Contributor: Roseann Rook, CADC Clinical Addictions Specialist Timberline Knolls Residential Center.
Drug and alcohol abuse can enter the life of anyone at any time. Although the reasons behind the attraction to chemical substances vary from person to person, the end result is typically the same: addiction.
Middle-age women are in no way immune to the lure of alcohol and drugs, especially doctor prescribed pharmaceuticals. In fact, these women may be at the most vulnerable place in their lives. For the purposes of this article, we are defining middle-age as between 39 to 59.
What Are Triggers for Middle-Aged Women?
For many women entering middle-age, it can be a time of great positive reflection. Perhaps they chose the perfect life partner, settled into a good career and/or had the family that they had always intended.
Conversely, others might engage in a similar life review with decidedly dissimilar results. For an aging woman, this negativity could be due to one, or many of the following:
Realization that she will not have children. Unlike men, who can produce progeny throughout the lifespan, a woman has a somewhat defined time-frame.
Once a woman reaches a certain age and has not had children, she must accept that her identity may be different than originally planned.
A woman may feel defective, even though remaining childless might have been a life choice.
Sacrificing a career to be a stay-at-home mother. In the beginning, a new mother might relish remaining home with her baby; however, as the years pass, she may feel a loss of identity or unfulfilled on many levels. She can easily feel trapped or resentful.
Pressure of remaining unwed. There is still a tremendous stigma attached to a woman who never marries. People start to question why this is the case when a woman is in mid-life and she is more than well-aware that her prospects are dwindling with every passing year.
One or more divorces, especially if the marriage was long-term. This is especially problematic if she remained at home and became financially dependent on her spouse. The loss in and of itself can be devastating, to say nothing of the fear and anxiety associated with perhaps having to re-enter the labor force.
Empty-nest syndrome. Being a mother is what defines her—her sole purpose is to raise children. Her entire life and self-worth revolves around offspring. When the last one takes flight, she might feel lost, having no purpose.
Physical signs of aging and menopause. The aging process can be depressing and anxiety-provoking, and unfortunately, inevitable. If a woman has been highly engaged with her appearance, the lack of control over what is transpiring in her face and body can cause extreme distress.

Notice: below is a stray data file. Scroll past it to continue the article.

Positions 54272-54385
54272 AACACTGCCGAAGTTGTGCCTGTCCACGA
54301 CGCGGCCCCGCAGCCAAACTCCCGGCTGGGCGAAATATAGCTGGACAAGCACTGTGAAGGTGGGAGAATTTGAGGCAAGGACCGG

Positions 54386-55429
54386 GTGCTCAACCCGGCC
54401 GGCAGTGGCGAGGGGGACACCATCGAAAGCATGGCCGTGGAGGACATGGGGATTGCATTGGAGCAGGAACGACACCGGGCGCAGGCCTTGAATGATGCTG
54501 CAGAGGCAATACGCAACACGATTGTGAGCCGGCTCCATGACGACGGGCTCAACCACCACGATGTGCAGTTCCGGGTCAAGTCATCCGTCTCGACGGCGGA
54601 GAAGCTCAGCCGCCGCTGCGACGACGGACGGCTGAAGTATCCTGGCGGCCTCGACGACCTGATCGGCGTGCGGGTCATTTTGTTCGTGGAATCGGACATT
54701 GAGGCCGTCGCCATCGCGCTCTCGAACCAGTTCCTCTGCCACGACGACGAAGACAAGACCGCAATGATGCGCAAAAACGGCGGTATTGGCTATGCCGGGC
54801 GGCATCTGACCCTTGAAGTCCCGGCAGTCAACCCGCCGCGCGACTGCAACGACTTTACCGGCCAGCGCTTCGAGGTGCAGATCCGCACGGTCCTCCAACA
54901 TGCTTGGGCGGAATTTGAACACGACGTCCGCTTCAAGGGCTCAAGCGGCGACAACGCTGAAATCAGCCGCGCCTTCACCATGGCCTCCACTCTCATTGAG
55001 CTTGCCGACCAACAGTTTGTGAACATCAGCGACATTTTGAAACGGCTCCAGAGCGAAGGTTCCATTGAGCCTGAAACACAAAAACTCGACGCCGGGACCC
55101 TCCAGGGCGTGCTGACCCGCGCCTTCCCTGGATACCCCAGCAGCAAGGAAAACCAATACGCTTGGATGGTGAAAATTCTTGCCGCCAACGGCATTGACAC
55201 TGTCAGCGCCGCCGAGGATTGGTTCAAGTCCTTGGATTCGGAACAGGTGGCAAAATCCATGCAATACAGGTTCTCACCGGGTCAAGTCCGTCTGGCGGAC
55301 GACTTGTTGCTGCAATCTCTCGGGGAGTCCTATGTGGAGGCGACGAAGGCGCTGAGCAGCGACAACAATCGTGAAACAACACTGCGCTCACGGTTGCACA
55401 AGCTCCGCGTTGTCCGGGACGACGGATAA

Whether related to marriage, child-baring or the intricacies of aging, each of the above issues results in some sort of emotional upheaval. Depression, anxiety, a sense of worthlessness, envy of younger women, and regret over unrealized opportunities— each one of these shares something in common: they are painful feelings.
How Can We Support Middle-Aged Women in Recovery?
In today’s society, we want immediate relief from discomfort, be it physical or emotional. The easiest, and most dangerous response for these women is to begin drinking just a little earlier in the day or take one or two of those pain killers in the medicine cabinet…or both.
Such behavior is easily justified. “All my friends drink during the day” or, “It IS a legal prescription, so what is the harm?” It is a very slippery slope and by the time awareness dawns, these individuals are frequently fully addicted.
Fortunately, treatment is readily available and recovery is possible. If you or someone you know currently struggles with an addiction to alcohol or any type of drug, please get help.
What addiction triggers have you faced in middle-age? How were you able to get on track for recovery?
About the Author:
As a Clinical Addictions Specialist, Roseann is responsible for conducting psycho-educational and process groups as well as providing individual counseling for addiction treatment including co-occurring disorders such as Eating Disorders and Mood Disorders at Timberline Knolls. She specializes in Process Addictions with a strong focus on Relationship Addictions.
Roseann was instrumental in the development of Timberline Knolls’ Addiction Program and the implementation of addressing Process Addictions into the curriculum. As a member of Timberline Knolls’ Clinical Development Institute, she has presented locally and at National conferences.
Roseann has worked in the addictions field since 1993, starting at Aunt Martha’s Youth Service as an addiction counselor moved on to counsel MISA clients at Grand Prairie Services followed by working for the YMCA Network for Counseling and Youth Development as an Addictions Counselor and Crisis worker. She returned to Grand Prairie Services for a brief stint to develop and implement an out-patient program before joining Timberline Knolls in 2006.
The opinions and views of our guest contributors are shared to provide a broad perspective of addictions. These are not necessarily the views of Addiction Hope, but an effort to offer discussion of various issues by different concerned individuals.
We at Addiction Hope understand that addictions result from a combination of environmental and genetic factors. If you or a loved one are suffering from an addiction, please know that there is hope for you, and seek immediate professional help.
Published on July 17, 2017.
Last Updated & Reviewed By: Jacquelyn Ekern, MS, LPC on July 9, 2017.
Published on AddictionHope.com